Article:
New legislation before the U.S. House of Representatives seeks 2015
coins commemorating the National Baseball Hall of Fame bearing a
design style that would emulate an innovative technique used on 2009
French coinage, with the obverse design to be selected through a competition.
The bill, H.R. 2527, was introduced July 14 and already has 293
co-sponsors, enough under House rules to permit the measure to move
forward for a vote.
The bill was introduced by Rep. Richard L. Hanna, R-N.Y. The
Baseball Hall of Fame resides in Cooperstown, N.Y., a location within
Hanna’s 24th District of New York. The hall of fame would receive the
surcharges raised through the sale of the coins.
The legislation seeks a gold $5 half eagle (maximum mintage of
500,000 coins), silver dollar (maximum mintage of 400,000) and
copper-nickel clad half dollar (maximum mintage of 750,000). The coins
may be struck in both Proof and Uncirculated versions. The surcharges
would be $35 per $5 coin, $10 for the dollar and $5 for the half dollar.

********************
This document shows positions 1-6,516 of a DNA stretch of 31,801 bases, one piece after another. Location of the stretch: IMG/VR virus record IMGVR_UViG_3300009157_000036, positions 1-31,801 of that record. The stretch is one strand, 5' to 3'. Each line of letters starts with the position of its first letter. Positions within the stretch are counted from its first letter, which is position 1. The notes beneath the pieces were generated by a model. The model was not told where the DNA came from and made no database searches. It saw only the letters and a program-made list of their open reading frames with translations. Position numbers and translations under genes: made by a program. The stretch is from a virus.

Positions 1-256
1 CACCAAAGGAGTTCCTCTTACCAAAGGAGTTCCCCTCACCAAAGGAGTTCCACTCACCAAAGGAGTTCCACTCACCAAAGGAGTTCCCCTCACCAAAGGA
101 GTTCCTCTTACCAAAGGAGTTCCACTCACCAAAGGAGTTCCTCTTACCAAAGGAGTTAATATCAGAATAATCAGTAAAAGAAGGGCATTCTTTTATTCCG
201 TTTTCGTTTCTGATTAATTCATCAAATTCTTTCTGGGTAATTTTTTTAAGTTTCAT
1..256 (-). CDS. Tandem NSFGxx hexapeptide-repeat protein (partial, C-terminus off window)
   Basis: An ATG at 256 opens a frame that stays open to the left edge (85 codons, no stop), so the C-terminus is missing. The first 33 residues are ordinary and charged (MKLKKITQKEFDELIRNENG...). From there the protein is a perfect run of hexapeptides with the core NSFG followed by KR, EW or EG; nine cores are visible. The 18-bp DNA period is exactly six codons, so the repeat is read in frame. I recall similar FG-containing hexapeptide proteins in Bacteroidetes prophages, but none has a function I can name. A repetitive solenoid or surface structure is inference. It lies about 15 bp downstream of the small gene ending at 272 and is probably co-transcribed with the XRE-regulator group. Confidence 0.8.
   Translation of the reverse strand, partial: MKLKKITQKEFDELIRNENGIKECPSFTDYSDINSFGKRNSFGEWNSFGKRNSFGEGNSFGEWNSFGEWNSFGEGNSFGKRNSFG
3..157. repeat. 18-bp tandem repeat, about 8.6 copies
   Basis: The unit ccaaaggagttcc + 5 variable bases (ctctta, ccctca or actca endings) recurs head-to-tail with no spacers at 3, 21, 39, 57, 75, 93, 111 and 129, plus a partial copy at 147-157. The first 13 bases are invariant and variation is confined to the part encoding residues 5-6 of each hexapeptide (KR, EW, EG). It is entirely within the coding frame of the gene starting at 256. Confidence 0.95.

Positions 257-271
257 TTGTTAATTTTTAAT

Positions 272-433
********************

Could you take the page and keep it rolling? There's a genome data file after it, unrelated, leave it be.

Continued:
If the measure becomes law, the coins would be issued in 2015,
which is not an anniversary year either for the hall of fame, which
opened in 1939, or for baseball.
Two provisions in the measure are somewhat unusual, both related
to the designs of the coin: one provision would require a design
competition for the obverse of the three coins (the reverse of each
coin is to depict a baseball); the other is a “sense of Congress”
provision directing the U.S. Mint to emulate the French Mint.
“It is the sense of Congress that coins minted under this Act
should be produced in a fashion similar to the 2009 International Year
of Astronomy coins issued by the Monnaie de Paris, the French Mint, so
that the reverse of the coin is convex to more closely resemble a
baseball and the obverse concave, providing a more-dramatic display of
the obverse design chosen pursuant to section 4(c).”
The other unusual provision appears in referenced section 4(c); it
calls for the Treasury secretary to conduct a competition to select
the obverse design (the language of the bill refers to a solitary
obverse design for the three coins). In addition, each winning design
would have to be accompanied by a plaster model. The winner of the
competition would be compensated with at least $5,000, with the amount
determined by the Treasury secretary.
The Treasury secretary would make the final design selection after
consultation with the National Baseball Hall of Fame and the
Commission of Fine Arts, and a review of the design by the Citizens
Coinage Advisory Committee. The competition would be judged by a
six-person jury consisting of three members each from the CFA and
CCAC, with the panels selecting their members.
The measure has been referred to the Committee on Financial
Services, in addition to the Committee on the Budget. ■